Retrospectively and on reevaluation it appears that it is not necessary to have any First Professional Doctorate of education beyond the Masters Degree…especially to effectively be primary care providers. Florida has been a perfect example of such success.

    The Florida Secretary of the Department of Education (Sam Ferguson) several years back (unofficially) stated that the 2,700 hrs of education including the 60 credit entrance requirement already totaled the equivalent of a PhD….so why does the profession need more?

    In 2002 a Bill amendment we proposed to give the acupuncture profession the Doctor title in the LAW, was sponsored by key legislators in both Florida houses, which included a slight increase in the education to 3,200 hrs and which was coordinated by the FSOMA (before I was illegally removed) along with the Florida Board of Acupuncture (before they were attacked)…. was agressively blocked apparently by money hungry night-trade-schools. Apparently if that happened there would never be a FPD in Florida.

    Richard A Freiberg OMD DAc AP LAc

  5. Where has this letter been posted?

    I (Richard A Freiberg) sent that letter DIRECTLY to AAAAAACCCCCAAAAAAOOOOOMMMM with a copy to Mr. Dort Bigg!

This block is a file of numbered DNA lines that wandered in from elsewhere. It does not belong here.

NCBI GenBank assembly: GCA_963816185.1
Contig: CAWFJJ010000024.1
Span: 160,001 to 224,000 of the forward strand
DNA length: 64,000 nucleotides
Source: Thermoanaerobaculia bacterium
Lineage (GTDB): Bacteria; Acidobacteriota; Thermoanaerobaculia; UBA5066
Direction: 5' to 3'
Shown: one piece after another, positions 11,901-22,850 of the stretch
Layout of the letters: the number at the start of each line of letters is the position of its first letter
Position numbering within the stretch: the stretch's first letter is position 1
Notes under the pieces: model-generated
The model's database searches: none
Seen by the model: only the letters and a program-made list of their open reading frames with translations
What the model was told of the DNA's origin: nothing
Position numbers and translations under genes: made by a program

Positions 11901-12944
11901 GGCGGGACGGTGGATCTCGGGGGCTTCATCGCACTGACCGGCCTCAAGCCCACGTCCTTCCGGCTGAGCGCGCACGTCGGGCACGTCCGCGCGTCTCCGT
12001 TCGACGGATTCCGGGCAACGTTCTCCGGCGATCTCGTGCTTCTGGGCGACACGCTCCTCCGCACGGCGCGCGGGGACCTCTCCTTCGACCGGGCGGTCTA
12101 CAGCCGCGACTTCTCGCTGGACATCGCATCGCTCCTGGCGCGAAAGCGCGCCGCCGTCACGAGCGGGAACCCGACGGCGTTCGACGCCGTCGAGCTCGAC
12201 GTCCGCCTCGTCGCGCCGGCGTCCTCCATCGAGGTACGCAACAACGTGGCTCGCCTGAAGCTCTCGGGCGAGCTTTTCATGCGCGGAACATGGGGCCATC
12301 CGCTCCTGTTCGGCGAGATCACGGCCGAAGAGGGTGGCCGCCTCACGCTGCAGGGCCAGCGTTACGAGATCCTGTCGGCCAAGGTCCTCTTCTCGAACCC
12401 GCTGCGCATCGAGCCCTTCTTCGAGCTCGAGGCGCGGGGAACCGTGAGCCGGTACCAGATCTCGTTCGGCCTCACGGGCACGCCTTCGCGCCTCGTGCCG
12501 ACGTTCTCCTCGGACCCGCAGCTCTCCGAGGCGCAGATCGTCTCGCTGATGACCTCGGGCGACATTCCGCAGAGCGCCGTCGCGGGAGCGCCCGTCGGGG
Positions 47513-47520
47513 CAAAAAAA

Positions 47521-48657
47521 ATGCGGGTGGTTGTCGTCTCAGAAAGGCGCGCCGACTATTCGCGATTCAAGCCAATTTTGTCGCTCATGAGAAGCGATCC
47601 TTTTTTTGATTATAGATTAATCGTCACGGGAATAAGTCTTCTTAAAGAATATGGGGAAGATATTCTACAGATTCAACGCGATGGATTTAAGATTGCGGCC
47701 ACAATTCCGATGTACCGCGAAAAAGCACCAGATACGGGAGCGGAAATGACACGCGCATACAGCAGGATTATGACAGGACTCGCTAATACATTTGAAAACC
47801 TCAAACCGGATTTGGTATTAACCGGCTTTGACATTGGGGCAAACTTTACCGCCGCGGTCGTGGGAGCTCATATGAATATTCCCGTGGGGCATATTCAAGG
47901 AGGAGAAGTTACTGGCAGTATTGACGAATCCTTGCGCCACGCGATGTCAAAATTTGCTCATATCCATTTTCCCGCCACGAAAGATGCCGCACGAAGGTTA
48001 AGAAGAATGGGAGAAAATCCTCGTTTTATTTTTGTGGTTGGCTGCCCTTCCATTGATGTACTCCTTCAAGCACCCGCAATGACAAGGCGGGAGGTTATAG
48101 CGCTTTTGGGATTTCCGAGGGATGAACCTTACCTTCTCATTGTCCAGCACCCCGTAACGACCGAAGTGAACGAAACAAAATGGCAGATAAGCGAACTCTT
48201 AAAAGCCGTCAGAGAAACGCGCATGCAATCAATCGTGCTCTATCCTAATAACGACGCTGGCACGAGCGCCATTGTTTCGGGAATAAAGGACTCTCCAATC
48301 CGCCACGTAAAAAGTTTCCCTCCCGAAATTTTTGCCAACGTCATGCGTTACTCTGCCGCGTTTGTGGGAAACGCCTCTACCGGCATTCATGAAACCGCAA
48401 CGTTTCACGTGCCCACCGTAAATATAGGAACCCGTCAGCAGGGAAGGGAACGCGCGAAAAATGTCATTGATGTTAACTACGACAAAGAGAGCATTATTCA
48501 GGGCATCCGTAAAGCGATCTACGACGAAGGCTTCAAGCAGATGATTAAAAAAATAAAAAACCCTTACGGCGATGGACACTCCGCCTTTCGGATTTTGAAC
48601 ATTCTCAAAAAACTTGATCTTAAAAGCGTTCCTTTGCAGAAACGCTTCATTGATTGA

6. You made good points in your

    You made good points in your statement of opposition to the FPD.

    Are you saying that you made a mistake by pushing for the “Doctor” title and an increase in the education to 3,200 hrs? Most, if not all, the posts on this forum seem to be anti “Doctor” title. What is your position on the “Doctor” title?

    It seems odd that there are so many practitioners that are so desperate to have the “Doctor” title that they’re willing to illegally advertise licensing titles (OMD and DAc) as if these were degree titles. Some states are starting to crack down on this illegal practice. What is your position on advertising the RI licensing title “DAc” in FL for example?